Reading the Balance Sheet Statement

What the company owns and what it owes

The balance sheet statement reports the dollar value of the company’s assets and liabilities at the end of each accounting period. The most common accounting periods are quarterly for the first three quarters and then one final annual report.

Thus the balance sheet statement provides a snapshot of what the company owns and what it owes, which is effectively reported every three months (four times a year). The financial data taken from the balance sheet statement and from the income statement are used to evaluate a company’s financial position and its risk of bankruptcy.

The balance sheet statement is also known as the financial position statement and has three main sections; Assets, Liabilities and Stockholders’ Equity.


Assets are the dollar value of everything the company owns. It includes cash in the bank, office equipment, plant and machinery, stocked products waiting to be sold and any money yet to be received from products sold or services provided.

The assets owned by the company are subdivided based on the asset type. This subdividing is useful for fundamental analysis as many of the ratios use the figures from these subcategories.

Assets are divided into Current assets and Noncurrent assets. Intangible assets are Noncurrent assets that have a special meaning. These are explained as follows.

  • Current assets: These are tangible assets that a company can readily use or convert to cash fairly quickly (generally within one year). They typically include the dollar balances of all bank accounts, accounts receivable and any inventory (unsold goods on hand). Current assets can include prepaid expenses or anything else that can be converted into cash within one year.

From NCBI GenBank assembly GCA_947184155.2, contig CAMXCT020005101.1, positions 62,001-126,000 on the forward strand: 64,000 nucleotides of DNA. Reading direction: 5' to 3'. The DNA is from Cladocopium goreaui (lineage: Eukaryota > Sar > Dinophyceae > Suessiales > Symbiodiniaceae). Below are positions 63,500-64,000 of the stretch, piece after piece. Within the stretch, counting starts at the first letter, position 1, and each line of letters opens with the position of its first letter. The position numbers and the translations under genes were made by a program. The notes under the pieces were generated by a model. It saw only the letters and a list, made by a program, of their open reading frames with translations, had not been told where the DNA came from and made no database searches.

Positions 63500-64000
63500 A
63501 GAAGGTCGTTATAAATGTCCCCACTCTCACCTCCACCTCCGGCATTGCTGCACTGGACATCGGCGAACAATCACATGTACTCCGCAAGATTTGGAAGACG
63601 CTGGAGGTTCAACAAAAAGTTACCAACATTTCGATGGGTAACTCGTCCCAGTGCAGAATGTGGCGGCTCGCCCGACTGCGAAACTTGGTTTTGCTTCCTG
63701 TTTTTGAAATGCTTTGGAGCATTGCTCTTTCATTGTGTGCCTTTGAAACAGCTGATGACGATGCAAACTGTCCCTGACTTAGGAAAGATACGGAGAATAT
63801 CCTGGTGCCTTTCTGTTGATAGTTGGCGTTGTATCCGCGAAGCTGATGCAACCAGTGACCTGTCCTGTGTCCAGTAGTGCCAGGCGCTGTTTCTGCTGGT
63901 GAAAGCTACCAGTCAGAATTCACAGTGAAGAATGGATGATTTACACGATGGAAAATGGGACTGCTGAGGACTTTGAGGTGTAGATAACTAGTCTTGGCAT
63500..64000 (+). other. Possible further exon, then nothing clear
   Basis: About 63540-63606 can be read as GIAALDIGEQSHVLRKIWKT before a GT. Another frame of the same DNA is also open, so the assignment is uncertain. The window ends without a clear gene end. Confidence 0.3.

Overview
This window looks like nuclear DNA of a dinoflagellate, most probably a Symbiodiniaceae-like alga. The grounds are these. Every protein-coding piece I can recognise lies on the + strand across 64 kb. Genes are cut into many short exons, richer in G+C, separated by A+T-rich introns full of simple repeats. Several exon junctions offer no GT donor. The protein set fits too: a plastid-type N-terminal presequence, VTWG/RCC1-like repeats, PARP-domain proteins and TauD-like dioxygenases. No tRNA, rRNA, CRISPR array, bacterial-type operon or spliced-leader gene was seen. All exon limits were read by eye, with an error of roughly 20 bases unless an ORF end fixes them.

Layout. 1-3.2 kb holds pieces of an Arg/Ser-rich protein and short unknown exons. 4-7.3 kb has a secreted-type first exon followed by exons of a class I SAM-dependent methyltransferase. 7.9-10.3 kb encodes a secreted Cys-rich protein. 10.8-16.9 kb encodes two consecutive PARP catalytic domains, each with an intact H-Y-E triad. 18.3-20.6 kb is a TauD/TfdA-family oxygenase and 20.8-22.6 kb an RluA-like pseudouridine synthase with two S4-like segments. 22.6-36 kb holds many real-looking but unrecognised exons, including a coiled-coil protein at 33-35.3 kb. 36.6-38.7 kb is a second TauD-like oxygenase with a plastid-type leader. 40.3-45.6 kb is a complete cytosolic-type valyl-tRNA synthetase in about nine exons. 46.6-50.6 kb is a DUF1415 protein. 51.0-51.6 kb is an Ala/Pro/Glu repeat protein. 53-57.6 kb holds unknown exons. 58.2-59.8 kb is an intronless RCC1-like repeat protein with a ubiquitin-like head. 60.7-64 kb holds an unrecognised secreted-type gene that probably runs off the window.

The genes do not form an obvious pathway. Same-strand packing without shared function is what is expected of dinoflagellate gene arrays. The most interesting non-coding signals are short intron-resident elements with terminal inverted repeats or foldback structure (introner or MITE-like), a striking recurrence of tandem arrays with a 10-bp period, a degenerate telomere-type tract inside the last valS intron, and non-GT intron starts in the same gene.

• Noncurrent assets: These tangible assets are also referred to as fixed assets and can not be quickly converted to cash. These assets are long-term assets and include all property, plant and equipment, office furniture, motor vehicles. These assets can not be treated as an expense in the year they are acquired and must be depreciated over their lifespan. Depreciation is an accounting process where the original cost of the asset is divided by the expected usable life of the asset, and this value is then a deductible expense. Depreciation may also be listed as amortization. An exception to the depreciation rule is the Land value in real estate property, because land does not depreciate as it cannot be worn out. Only the value of the buildings can be depreciated.
  • Intangible assets: These are assets that have no physical value. That is, they can not be physically touched or picked up. Brand names are good examples of intangible assets, the product itself is physical but the brand name of the product is not physical, its just a name but it can have significant value (Coco Cola for example). Another example of an intangible asset is the “covenant not to compete”. This occurs when a business is sold and the seller contractually agrees not to set up a new competing business for a certain number of years. While not a physical asset, the value to the business buyer is in the lowered competition and customer loyalty received from the previous owner. Goodwill is a distinct type of intangible asset which represents the amount of money a company is worth above its assets value.

Intangible assets are considered long-term and are included with the Noncurrent assets section on the balance sheet statement.


This is the dollar value of all the borrowed money that the company owes. It includes loans from banks, money obtained from issuing corporate bonds and any unpaid bills.

  • Current liabilities: These are short-term liabilities that will be paid within the next 12 months. Current liabilities include any accounts payable (such as utility bills), any taxes to be paid to local, state and federal agencies for payroll or other taxes, and includes 12 months worth of any loan repayments. Current liabilities are short-term and can be directly compared to current assets, and the net difference between current assets and current liabilities is known as working capital.